Between the civil war and the outbreak of World War I, immigration was the greatest human story of the time and a slew of eager writers portrayed this experience in the short story genre, Immigrant writers created a literature “with an altogether new substance, saturated with the truth of the life they are experiencing.”

Our nation’s immigrants provided the foundation for our diversity that has given America its greatest strength. American short fiction reflects that same diversity.

From Bret Harte’s newly settled Far West, to William Faulkner’s sweltering Deep South or O. Henry’s bustling North Eastern cityscapes. It is the story of the dusty plains of Oklahoma, the factories of Chicago, the mining towns of the Sierra Nevada, the snows of Alaska or the teaming tenements of New York City.

The short story is specially suited to the concerns of a fast developing culture, characterised by the diversity of its traditions and populations. It is especially notable for the part it has played in telling the story of ethnic minorities in America - the Native American, Asian, African, Jewish and Hispanic and countless other immigrant experiences of our growing nation.

Today the thriving American short story genre speaks in a host of different voices- those of T. Coraghessan Boyle, Jamaica Kinkaid, Amy Tan, John Updike, Grace Paley, Tobias Wolff, Saul Bellow, even Steven King. In fact, two of the finalists for the 2007 National Book Awards were collections of short stories.

In an age when radio, movies and TV compete for the writer’s audience it is heartening to see a leading newspaper like the Daily News encouraging a resurgence of the short story art form. In doing so they create an outlet where English langauge authors can recognize and celebrate the diverse experiences and cultures of Sri Lanka.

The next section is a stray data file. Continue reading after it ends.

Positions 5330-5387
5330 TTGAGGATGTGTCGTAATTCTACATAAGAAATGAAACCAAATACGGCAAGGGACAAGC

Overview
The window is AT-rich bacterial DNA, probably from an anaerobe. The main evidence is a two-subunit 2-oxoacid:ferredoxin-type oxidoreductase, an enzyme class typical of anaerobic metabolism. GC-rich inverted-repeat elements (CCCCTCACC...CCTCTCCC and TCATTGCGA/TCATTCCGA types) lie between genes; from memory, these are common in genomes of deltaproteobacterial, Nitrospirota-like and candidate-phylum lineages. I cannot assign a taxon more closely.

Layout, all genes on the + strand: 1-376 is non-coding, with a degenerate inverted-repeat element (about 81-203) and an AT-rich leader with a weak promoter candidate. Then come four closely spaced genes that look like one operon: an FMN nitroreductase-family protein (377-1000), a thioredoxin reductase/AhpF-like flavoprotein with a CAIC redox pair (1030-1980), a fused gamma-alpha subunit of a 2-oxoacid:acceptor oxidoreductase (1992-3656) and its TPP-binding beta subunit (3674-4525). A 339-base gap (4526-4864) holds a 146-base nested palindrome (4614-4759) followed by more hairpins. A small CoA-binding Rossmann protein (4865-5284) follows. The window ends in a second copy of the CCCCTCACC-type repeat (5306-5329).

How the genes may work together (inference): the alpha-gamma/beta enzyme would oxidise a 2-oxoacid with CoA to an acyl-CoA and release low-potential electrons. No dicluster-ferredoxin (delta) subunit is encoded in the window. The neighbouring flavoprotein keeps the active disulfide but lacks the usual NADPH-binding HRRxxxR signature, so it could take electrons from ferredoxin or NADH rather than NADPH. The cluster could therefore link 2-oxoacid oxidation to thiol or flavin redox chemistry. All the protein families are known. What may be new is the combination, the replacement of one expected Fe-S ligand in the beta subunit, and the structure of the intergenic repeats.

Newspapers like the Daily News have been featuring short stories for several years now, and I commend incumbent ANCL Chairman Mr. Bandula Padmakumara for encouraging writers on the Sri Lankan literary scene by providing them a showcase and audience for their works.

I offer my sincere congratulations to editors Dr. Lakshmi de Silva and Vijita Fernando for undertaking the arduous task of judging over 300 entries, and I look forward to reading their final selections.

But most importantly, I congratulate the twenty-four authors whose works are featured in Nothing Grows Under the Banyan Tree and Other stories. Their success will share new visions and voices of Sri Lanka with the world.

Let me conclude with a quote from O’Henry who said “There are stories in everything.

I’ve got some of my best yarns from park benches, lampposts, and newspaper stands.” One of his stories, “Springtime A La Carte,” grew out of a restaurant menus he and a friend were perusing.

The story is about a love sick woman who typed daily menus for a New York restaurant. One day she absent-mindedly typed,” Dearest Walter, with hard-boiled egg.” Her lost love saw it, realized only she could have typed it and found her.

I hope all aspiring Sri Lankan short-story writers will draw inspiration from this anecdote to believe in themselves. Thanks to the Daily News and Lake House, there will now be fresh opportunities for Sri Lanka’s talented writers.